I daydream about travel, a lot. Probably because I don't get to do a lot of it. I love flying. Or perhaps it would be more accurate to say, I used to love flying. The mere act of leaving the ground behind, the physics involved in a plane taking off and staying in the air have always absolutely fascinated me.

But anyone who does travel by air frequently could tell you that this activity has lost most of its sheen in recent years. Rude, drunk and just plain weird passengers, tiny seats, no legroom, lost luggage, delays, canceled flights, etc., have taken most, if not all of the joy out of flying.

Now to the subject of emotional support animals. I want to make it clear that I have no issues with people who find solace in the company of dogs and cats. I myself have found tremendous comfort by living and spending time around these wonderful creatures. Rightly or wrongly that is where I draw the line.

Earlier this year a woman tried to bring her emotional support peacock on a flight from LA to Newark, New Jersey. She was stopped. However, in 2016, a gentleman on a Delta flight had documentation that allowed his emotional support turkey, Easter, to travel with him.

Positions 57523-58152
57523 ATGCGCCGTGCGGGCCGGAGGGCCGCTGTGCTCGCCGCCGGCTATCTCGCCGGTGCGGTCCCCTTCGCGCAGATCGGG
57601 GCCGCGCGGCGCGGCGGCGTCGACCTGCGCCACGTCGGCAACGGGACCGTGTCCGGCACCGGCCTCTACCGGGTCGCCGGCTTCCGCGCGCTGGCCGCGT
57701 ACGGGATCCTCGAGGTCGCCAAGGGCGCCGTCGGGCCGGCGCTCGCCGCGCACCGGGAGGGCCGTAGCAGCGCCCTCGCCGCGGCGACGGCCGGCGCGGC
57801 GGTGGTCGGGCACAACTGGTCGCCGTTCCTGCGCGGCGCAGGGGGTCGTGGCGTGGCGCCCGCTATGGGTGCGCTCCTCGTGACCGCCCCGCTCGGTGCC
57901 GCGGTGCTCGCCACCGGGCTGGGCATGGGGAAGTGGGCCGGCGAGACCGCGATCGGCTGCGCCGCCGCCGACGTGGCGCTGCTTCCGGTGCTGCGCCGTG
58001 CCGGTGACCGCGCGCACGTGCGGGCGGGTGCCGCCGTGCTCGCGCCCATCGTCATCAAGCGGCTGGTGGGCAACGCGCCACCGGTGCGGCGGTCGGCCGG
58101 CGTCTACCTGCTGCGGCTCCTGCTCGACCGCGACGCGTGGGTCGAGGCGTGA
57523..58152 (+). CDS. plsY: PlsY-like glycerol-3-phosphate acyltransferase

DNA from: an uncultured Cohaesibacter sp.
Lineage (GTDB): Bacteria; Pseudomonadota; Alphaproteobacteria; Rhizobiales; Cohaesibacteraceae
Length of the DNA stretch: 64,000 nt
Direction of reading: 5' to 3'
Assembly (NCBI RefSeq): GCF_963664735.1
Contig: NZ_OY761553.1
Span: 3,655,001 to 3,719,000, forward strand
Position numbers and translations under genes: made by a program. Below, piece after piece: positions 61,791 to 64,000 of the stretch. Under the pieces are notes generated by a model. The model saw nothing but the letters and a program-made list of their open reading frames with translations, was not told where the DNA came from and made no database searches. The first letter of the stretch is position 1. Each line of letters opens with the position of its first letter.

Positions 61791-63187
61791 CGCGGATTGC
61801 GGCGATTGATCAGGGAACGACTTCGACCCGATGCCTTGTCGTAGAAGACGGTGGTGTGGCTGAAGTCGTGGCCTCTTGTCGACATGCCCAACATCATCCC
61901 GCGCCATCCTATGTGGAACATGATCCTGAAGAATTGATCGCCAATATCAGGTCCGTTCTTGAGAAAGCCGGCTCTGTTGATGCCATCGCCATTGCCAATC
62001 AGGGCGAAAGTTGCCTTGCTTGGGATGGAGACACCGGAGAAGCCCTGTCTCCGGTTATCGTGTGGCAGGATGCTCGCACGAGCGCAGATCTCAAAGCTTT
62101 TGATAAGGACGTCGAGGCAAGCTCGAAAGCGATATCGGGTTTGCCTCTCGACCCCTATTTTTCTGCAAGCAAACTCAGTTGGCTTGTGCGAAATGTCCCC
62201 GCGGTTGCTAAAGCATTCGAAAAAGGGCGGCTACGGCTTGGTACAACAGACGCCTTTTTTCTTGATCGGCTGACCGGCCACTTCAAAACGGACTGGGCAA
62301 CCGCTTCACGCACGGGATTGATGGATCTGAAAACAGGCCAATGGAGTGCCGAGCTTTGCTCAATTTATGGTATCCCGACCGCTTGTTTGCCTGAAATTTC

What about service animals? These amazing creatures have been trained to aid people with specific needs, i.e., blindness, deafness, diabetes, seizures, PTSD, and mobility limitations. And Alaska Airlines, along with American, JetBlue, and Southwest Airlines have all agreed that service-trained miniature horses fit that definition. No, I'm not kidding. And don't take my bemusement as criticism.

I adore horses. Always have. Whether they are the size of a Great Dane or a Clydesdale, I love them. But certain questions needed to be asked and answered regarding them traveling on airplanes.

They won't sit, (obviously) they'll stand, (most likely in the bulkhead area of the plane). The airlines have not specified how the mini-horses' restroom needs will be met, but that in itself could be interesting. Apparently miniature horses have been used for quite a while in some airports as therapy animals to soothe travelers anxiety.

In any case, if you're soon to be flying any of these air carriers, you may find an adorable mini-horse nibbling on their gluten-free carrot snack in the seat area at the front of your plane. So enjoy, but remember, there's no petting or nuzzling of service animals, they're working buddy!


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